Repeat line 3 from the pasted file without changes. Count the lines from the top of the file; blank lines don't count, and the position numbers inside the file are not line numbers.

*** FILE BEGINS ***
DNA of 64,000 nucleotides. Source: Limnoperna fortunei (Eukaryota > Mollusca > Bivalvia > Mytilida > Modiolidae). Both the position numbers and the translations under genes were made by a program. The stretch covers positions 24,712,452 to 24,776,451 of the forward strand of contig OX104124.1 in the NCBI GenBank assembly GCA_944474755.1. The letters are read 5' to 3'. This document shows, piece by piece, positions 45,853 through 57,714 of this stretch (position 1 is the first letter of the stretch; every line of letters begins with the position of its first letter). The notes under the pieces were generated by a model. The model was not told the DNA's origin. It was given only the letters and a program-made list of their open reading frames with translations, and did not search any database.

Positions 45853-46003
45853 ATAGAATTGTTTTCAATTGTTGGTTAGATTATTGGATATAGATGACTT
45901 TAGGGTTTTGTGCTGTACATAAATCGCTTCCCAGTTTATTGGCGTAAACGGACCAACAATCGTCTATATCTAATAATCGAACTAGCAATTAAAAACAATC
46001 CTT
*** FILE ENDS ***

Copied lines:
45853 ATAGAATTGTTTTCAATTGTTGGTTAGATTATTGGATATAGATGACTT